The Star, 10 Apr 2014
SHAH ALAM: Discussions are underway to prepare for a possible water emergency to be declared in Selangor if major dams in the state reach critical stage.
Selangor Water Management Authority (Luas) director Md Khairi Selamat said there would be a chance of this and that the authority had discussed with the National Water Services Commission (SPAN).
“But we have not reached that stage yet,” he said, noting that any decision on the matter would be announced either by SPAN, which regulates water supply in the state, or the Selangor government.
“They will decide the best way to go about it and if a water emergency is declared, further water rationing will be required,” he added.
On whether it will be possible to have a water exchange between the dams to mitigate supply issues, Md Khairi said there was no infrastructure for that to take place.
“Unlike electricity, which is easier to transfer between sources, water distribution involves pressure pumps and gravity, so the task is heavier,” he added.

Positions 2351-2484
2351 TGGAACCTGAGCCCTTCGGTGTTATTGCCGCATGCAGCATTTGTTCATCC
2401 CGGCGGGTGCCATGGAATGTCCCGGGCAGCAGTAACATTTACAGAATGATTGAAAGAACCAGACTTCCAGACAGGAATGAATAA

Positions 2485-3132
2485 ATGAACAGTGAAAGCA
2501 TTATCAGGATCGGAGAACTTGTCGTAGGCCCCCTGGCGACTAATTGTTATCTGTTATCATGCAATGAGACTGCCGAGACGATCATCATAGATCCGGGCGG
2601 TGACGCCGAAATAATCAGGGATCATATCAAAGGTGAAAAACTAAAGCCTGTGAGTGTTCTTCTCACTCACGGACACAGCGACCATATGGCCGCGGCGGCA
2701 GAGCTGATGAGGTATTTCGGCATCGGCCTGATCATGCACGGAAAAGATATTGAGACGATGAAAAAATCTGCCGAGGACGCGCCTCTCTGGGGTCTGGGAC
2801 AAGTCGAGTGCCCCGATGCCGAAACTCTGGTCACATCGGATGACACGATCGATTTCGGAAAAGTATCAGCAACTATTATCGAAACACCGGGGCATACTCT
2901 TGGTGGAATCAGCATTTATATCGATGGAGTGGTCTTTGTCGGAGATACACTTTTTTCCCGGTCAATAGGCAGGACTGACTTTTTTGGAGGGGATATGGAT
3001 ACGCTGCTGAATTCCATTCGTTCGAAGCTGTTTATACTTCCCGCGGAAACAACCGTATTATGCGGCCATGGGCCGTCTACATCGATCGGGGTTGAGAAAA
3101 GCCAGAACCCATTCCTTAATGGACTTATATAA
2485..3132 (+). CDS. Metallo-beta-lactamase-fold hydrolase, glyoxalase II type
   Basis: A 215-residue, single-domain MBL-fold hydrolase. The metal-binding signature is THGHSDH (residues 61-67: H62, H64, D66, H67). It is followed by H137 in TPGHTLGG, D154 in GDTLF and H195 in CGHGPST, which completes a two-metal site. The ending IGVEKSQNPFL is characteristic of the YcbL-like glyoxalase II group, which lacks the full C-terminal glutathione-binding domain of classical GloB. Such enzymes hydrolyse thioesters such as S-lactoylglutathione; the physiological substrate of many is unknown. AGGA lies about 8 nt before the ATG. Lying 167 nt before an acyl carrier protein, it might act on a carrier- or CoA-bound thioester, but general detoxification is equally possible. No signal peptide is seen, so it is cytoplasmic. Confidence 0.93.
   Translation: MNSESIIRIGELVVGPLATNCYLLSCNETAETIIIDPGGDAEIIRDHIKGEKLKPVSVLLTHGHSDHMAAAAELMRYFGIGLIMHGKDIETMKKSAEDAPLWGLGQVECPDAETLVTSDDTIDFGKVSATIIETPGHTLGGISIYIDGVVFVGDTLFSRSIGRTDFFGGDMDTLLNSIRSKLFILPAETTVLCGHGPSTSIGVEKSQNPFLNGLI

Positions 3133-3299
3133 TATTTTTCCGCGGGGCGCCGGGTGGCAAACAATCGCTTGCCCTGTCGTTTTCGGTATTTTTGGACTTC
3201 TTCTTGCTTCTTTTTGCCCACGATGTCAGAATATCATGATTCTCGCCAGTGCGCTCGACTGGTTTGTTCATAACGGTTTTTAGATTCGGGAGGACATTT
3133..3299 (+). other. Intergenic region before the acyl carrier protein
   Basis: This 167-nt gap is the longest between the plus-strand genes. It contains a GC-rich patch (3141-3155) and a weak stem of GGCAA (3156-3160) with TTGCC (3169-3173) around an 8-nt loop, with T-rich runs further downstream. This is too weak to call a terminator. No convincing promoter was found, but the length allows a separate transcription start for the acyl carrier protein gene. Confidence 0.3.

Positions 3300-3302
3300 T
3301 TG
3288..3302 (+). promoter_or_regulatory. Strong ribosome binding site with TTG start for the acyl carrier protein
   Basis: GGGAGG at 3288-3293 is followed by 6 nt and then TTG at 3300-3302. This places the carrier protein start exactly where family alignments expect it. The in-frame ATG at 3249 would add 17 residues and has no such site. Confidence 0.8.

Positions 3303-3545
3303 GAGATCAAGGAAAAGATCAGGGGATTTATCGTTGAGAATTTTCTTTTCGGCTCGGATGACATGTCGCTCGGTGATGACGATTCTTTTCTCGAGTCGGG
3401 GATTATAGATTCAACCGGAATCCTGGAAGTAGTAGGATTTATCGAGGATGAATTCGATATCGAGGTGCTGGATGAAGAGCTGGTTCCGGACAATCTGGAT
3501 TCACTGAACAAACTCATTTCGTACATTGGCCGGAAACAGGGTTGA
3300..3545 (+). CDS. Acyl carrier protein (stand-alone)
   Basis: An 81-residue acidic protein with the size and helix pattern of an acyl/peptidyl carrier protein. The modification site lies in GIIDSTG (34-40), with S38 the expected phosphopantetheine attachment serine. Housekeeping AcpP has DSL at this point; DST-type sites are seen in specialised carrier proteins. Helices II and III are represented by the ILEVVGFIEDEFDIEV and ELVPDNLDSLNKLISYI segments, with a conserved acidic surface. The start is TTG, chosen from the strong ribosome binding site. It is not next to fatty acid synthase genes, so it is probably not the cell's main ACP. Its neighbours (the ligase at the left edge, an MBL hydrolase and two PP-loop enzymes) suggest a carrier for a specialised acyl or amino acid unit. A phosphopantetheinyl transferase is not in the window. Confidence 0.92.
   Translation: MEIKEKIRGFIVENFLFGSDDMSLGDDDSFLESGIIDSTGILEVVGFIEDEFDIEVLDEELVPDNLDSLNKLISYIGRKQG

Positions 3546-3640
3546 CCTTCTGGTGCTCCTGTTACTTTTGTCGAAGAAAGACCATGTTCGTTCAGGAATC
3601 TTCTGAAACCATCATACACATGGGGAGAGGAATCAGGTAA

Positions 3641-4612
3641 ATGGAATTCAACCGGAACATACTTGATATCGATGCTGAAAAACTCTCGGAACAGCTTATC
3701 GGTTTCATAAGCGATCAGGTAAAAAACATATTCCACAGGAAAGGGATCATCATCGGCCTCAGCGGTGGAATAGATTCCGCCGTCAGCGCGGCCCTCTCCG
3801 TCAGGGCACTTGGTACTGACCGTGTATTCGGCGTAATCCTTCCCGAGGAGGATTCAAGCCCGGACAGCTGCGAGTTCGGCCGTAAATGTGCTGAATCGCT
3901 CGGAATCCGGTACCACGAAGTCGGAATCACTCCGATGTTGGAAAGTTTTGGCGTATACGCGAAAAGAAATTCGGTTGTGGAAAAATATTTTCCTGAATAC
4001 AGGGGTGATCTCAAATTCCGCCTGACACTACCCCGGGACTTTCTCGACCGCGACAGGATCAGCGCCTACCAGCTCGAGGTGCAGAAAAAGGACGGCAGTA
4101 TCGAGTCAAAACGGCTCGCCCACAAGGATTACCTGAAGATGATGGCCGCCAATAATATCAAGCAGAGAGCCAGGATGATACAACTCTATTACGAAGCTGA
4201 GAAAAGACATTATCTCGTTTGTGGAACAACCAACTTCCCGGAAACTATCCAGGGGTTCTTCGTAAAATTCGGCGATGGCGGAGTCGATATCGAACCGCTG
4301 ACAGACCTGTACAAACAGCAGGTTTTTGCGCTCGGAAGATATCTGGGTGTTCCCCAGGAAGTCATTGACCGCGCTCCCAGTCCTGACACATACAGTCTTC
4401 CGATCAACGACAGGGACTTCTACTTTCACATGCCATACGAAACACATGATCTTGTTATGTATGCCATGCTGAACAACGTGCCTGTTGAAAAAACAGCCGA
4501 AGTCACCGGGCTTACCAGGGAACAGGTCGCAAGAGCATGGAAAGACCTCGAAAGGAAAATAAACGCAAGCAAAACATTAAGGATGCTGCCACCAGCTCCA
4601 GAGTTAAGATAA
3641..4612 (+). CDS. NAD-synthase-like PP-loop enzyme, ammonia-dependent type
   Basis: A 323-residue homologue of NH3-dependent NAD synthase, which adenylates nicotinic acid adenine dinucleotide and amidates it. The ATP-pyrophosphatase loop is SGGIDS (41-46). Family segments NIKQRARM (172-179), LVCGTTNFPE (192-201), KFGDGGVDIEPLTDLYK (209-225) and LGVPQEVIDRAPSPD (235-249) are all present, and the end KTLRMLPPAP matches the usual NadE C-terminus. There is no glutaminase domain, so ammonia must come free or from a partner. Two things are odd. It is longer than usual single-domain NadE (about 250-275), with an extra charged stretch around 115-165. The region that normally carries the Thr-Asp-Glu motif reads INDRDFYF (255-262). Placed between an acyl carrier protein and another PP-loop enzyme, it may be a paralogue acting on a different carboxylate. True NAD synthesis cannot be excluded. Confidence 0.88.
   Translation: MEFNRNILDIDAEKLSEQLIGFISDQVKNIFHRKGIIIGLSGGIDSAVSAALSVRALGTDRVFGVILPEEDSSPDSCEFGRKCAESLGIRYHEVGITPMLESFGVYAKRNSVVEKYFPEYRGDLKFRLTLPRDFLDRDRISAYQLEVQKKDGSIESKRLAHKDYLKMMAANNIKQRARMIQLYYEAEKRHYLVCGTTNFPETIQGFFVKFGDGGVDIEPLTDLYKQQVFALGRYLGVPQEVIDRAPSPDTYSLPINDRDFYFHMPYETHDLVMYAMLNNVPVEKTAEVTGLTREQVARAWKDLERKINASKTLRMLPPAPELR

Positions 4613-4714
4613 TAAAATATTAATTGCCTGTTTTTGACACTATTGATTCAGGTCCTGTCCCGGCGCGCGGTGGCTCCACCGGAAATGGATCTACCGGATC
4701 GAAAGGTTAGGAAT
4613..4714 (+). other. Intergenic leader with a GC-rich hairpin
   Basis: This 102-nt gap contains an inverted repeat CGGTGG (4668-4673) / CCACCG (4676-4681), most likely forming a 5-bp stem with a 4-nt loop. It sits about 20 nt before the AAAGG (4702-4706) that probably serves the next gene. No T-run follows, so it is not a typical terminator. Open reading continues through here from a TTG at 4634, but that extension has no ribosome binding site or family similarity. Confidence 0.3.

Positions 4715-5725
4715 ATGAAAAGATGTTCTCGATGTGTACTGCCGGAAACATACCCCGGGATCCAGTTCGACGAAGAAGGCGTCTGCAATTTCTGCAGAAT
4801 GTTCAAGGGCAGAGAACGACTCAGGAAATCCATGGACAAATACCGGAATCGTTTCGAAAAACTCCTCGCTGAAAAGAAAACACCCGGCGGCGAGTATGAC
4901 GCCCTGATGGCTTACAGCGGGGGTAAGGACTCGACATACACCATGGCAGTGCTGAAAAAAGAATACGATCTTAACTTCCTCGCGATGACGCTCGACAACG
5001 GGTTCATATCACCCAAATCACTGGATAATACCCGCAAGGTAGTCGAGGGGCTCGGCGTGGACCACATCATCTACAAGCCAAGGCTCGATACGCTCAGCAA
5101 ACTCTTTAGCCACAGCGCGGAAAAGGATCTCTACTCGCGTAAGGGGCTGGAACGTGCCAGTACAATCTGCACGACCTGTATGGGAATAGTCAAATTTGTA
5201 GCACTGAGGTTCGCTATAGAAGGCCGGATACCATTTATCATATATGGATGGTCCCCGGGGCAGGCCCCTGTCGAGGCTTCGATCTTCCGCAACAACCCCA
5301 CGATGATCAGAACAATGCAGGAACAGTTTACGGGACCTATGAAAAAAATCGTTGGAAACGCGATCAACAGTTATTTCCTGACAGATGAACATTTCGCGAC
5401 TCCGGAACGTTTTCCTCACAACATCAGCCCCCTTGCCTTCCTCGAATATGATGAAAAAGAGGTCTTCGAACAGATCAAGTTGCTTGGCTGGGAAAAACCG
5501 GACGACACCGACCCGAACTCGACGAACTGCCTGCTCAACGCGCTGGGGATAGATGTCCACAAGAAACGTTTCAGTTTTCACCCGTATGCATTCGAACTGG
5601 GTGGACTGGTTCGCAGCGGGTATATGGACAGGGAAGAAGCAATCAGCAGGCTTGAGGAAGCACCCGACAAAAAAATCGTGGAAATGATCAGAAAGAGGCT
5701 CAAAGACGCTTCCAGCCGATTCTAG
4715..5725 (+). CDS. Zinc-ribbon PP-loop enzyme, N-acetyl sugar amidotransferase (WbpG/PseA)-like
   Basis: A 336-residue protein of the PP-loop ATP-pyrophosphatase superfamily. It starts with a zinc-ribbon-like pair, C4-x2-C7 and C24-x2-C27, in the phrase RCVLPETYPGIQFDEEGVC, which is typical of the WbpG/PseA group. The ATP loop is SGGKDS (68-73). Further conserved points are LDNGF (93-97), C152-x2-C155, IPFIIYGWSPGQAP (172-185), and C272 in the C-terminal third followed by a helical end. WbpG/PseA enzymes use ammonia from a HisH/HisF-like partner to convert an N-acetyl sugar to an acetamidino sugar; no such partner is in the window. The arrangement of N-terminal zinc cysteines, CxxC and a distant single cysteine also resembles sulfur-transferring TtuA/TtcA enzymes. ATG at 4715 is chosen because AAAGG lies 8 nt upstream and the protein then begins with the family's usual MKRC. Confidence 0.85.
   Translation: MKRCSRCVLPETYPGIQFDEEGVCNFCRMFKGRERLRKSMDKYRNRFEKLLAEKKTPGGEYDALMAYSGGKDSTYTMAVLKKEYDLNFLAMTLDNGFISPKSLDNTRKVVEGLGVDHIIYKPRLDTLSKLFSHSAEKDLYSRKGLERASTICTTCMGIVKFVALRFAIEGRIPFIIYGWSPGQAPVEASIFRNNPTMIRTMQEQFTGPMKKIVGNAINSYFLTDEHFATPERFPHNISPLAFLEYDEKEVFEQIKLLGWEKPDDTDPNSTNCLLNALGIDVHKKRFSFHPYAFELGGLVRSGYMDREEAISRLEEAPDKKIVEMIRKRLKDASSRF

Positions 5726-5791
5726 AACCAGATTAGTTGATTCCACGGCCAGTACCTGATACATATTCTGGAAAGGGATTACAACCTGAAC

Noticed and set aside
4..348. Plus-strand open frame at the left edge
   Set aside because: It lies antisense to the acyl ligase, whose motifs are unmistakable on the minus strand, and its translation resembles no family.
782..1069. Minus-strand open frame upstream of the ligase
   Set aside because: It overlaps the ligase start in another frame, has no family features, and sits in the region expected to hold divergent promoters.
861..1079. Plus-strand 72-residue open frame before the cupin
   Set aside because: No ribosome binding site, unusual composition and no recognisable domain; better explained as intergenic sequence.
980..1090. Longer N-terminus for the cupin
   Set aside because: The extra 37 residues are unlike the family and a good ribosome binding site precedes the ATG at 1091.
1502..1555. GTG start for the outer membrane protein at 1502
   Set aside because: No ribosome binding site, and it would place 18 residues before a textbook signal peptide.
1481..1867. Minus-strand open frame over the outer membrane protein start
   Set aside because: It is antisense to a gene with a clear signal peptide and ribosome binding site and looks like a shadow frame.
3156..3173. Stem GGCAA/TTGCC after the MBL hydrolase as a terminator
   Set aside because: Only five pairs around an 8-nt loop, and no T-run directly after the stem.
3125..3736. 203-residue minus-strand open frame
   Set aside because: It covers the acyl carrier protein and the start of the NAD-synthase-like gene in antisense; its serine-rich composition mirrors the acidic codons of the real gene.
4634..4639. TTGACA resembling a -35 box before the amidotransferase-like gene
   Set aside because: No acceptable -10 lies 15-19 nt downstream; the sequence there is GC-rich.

Md Khairi said a long-term solution was to harvest excess water from rivers during heavy rainfall seasons and store them in former mining areas for future use.
“A study has been made on this, and now we are left with discussions to acquire the necessary land, some of which are privately owned. The entire project is estimated to take five years to complete,” he added.
At the moment, water treatment plants in the state only process river water but does not store water that exceeds the maximum level, leaving the excess to go straight to the sea.
Water and Energy Consumer Association of Malaysia secretary-general Foon Weng Lian advised consumers to conserve water, as water rationing was better than an emergency.
“At the same time, non-revenue water should also be reduced in order to have more water to be supplied to consumers,” he added.
Some 33.1% of Selangor’s water supply is non-revenue water (NRW), or water lost through leakages and thefts.